Question #39: Why did your translators insert the word ‘Son’ at Acts 20:28 into the text even though it is nowhere to be found in the original text? Your original 1950 Version of Acts 20:28 included the word ‘Son’ in brackets, but your current 2013 Version of Acts 20:28 has no brackets or footnotes at all! If properly translated, this would mean God purchased with his OWN blood. Therefore, who would this mean Jesus Christ is?

It is not a problem of translation. It is the translators’ prerogative to insert words at their discretion in order to add clarity. The necessity of adding clarity is due to the fact that Trinitarians have twisted the Scriptures to such an extent.

The simple fact is, Trinitarians deny that Jesus is the Son of God. Because of that everything is skewed –distorted. Of course, Trinitarians give lip service to the father and son, but it is all a song and dance –a theological run-around. That’s because according to trinitarian dogma, there is no father/son relationship between the Father and the Son. Jesus is God. God is God. Jesus was not born from a father. The Father did not give life to the son. Why do they even bother with the whole father/son revelation if no such relationship exists? No one can figure it out. It is a “mystery.” 

In the real world, though, there is no mystery. Fathers and sons have a very different relationship. In the real world, sons are born from fathers. In the real world, it is impossible for a son to be as old as his father. Yet, obviously, fathers and sons are closely related. They have the same blood, literally. It is even a common saying that close relatives are “blood.” A father might say of his son, ‘he is my own flesh and blood.’

But no sane person would suppose that a son who is the same blood as his father is also the same person as his father, or that the son was not born from the father. Only in the trinitarian house of mirrors is the father and son relationship distorted into a grotesque mockery.

It is actually laughable that anyone would even suppose that the Almighty God who created the universe and even an invisible world that is far grander than the visible, somehow dissolved himself into a tiny human and was killed by men, and then resurrected himself. Trinitarians have no understanding of the simple yet profound truth that Jesus was merely a perfect man. Jesus was made to correspond to the value of the blood of the perfect man, Adam. Providing a ransom did not require the death of God. It required the sacrifice of a perfect man, which is what Jesus was.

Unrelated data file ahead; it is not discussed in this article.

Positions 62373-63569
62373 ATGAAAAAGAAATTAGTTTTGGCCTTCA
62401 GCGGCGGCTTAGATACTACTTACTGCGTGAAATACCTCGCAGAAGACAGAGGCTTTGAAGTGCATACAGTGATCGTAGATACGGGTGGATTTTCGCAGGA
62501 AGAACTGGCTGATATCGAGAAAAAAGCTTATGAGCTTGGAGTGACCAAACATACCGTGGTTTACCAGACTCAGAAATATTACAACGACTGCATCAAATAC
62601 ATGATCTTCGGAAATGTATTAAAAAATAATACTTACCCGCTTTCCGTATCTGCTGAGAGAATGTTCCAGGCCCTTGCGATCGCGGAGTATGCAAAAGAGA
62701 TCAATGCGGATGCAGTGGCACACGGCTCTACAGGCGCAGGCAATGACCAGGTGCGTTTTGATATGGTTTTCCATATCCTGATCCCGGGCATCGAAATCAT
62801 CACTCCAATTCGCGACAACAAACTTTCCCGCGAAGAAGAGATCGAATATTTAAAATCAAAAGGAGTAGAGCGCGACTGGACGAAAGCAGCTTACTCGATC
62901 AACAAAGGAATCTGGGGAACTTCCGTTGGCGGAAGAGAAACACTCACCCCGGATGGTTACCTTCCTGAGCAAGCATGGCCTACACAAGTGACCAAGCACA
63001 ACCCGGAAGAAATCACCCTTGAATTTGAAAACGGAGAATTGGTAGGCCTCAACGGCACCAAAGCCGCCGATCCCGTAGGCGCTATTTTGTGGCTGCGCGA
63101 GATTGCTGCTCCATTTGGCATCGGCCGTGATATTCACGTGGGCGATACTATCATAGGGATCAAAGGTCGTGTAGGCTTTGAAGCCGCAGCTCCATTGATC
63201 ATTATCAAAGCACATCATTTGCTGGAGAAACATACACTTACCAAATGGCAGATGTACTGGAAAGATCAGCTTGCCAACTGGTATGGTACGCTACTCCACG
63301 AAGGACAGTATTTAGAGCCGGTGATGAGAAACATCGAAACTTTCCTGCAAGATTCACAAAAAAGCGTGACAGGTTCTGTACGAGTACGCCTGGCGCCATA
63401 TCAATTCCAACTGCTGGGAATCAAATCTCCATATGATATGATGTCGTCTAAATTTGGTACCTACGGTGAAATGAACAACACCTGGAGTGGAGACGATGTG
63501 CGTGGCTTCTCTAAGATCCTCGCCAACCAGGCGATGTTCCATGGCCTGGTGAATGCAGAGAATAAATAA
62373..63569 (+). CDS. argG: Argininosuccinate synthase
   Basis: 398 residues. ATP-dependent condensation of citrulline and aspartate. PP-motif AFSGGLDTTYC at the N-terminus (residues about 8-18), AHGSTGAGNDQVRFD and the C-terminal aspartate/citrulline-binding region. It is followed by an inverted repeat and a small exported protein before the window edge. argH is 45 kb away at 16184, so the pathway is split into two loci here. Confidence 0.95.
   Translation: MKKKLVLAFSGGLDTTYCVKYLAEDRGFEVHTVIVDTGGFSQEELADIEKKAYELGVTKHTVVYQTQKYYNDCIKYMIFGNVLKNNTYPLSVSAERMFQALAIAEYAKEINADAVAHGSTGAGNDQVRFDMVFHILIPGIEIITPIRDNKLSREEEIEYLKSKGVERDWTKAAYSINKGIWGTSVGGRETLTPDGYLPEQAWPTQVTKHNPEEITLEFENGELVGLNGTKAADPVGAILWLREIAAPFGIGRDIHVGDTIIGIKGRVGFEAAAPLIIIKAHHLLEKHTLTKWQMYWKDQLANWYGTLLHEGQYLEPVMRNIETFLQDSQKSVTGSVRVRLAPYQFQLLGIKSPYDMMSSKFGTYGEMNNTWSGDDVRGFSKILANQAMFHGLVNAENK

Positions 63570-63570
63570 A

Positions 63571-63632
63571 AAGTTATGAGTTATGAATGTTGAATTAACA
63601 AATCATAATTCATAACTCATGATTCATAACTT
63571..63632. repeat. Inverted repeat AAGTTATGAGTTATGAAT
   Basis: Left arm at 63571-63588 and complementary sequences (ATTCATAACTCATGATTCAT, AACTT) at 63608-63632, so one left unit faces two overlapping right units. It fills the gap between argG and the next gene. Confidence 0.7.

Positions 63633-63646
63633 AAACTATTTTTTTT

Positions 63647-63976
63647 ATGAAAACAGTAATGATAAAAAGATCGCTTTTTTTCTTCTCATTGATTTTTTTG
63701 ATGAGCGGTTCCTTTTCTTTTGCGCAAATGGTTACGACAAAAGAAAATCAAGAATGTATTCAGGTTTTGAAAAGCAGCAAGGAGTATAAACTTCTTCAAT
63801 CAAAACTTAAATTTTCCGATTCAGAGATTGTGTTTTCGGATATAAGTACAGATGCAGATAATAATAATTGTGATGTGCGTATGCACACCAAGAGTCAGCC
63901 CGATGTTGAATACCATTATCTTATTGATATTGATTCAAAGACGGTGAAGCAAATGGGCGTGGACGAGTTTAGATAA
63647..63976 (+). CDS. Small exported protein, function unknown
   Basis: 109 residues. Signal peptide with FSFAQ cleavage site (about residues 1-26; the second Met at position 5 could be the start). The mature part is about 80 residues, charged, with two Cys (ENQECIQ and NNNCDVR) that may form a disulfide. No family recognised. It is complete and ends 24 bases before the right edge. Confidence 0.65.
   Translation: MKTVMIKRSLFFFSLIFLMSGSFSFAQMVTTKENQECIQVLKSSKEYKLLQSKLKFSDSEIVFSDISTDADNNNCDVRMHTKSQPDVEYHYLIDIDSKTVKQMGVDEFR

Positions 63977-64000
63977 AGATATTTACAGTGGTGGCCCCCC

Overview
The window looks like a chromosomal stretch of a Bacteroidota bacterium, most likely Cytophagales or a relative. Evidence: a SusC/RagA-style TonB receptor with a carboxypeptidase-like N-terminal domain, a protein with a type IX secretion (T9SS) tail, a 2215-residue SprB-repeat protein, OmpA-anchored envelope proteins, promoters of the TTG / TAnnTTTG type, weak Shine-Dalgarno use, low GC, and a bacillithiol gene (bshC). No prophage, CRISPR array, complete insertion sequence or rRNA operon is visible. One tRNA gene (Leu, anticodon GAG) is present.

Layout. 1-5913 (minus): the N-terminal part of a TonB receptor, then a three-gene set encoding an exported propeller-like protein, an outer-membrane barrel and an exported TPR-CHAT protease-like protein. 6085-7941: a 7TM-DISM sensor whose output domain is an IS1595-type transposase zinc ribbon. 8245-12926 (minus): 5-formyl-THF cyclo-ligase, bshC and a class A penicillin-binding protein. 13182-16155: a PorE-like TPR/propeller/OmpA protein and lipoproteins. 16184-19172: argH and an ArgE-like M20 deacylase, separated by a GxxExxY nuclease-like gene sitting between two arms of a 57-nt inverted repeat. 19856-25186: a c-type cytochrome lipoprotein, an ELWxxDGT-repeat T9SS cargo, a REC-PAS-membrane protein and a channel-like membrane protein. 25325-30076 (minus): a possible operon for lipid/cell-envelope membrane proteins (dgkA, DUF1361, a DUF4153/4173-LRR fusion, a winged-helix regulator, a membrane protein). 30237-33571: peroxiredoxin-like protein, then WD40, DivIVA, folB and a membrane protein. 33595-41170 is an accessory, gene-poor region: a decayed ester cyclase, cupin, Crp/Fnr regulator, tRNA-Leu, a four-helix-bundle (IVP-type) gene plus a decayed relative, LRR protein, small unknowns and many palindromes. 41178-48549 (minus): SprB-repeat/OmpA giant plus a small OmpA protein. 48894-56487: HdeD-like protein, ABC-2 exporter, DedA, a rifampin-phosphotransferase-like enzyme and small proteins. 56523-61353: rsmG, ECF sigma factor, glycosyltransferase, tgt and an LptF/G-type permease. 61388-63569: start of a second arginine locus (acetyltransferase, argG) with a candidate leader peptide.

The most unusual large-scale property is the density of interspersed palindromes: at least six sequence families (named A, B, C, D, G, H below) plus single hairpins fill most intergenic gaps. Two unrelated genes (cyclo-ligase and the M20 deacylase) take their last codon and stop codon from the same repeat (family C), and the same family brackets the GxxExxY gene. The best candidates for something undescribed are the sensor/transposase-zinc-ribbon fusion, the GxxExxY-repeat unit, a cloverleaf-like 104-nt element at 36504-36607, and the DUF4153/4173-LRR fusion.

Besides, God cannot become human. It is impossible. One would rather try and wrap cellophane around the sun than shrink the Creator and wrap him in tissue-thin flesh. It is blasphemous and absurd. Even more nonsensical is the suggestion that the immortal, Ever-living God could be killed by puny little, earthling grasshoppers.

The apostle John in his introduction to Jesus conveyed a profound truth, a truth that alludes trinitarian cultists. John wrote: So the Word became flesh and resided among us, and we had a view of his glory, a glory such as belongs to an only-begotten son from a father; and he was full of divine favor and truth…No man has seen God at any time; the only-begotten god who is at the Father’s side is the one who has explained Him.” —John 1:14,18

Although Trinitarians insist that Jesus was Almighty God, John, who was personally acquainted with Jesus, knew otherwise. He knew Jesus was God’s only-begotten Son, who existed at the Father’s side long before he became the man Jesus. Although not God Almighty, the Firstborn was in all respects like his Father, to the extent that he was a god himself. But since no man has personally ever seen Jehovah God, obviously Jesus, who was viewed by men, could not have been God himself; and of course, he never claimed to be.

As regards the blood, obviously Jesus gave his own blood in order to provide the legal basis for God to ransom sinful humanity. But since Jesus belongs to God, even as Paul stated at 1 Corinthians 3:23, it is not unreasonable that God would lay claim to the outpoured blood of his Son as his own.

Certainly whatever ambiguity may exist in connection with Paul’s statement in Acts becomes clear in other texts. For example,  at 1 John 1:7, it is clearly evident that Jesus gave his blood on behalf of mankind for God. That verse says: “However, if we are walking in the light as he himself is in the light, we do have fellowship with one another, and the blood of Jesus his Son cleanses us from all sin.”

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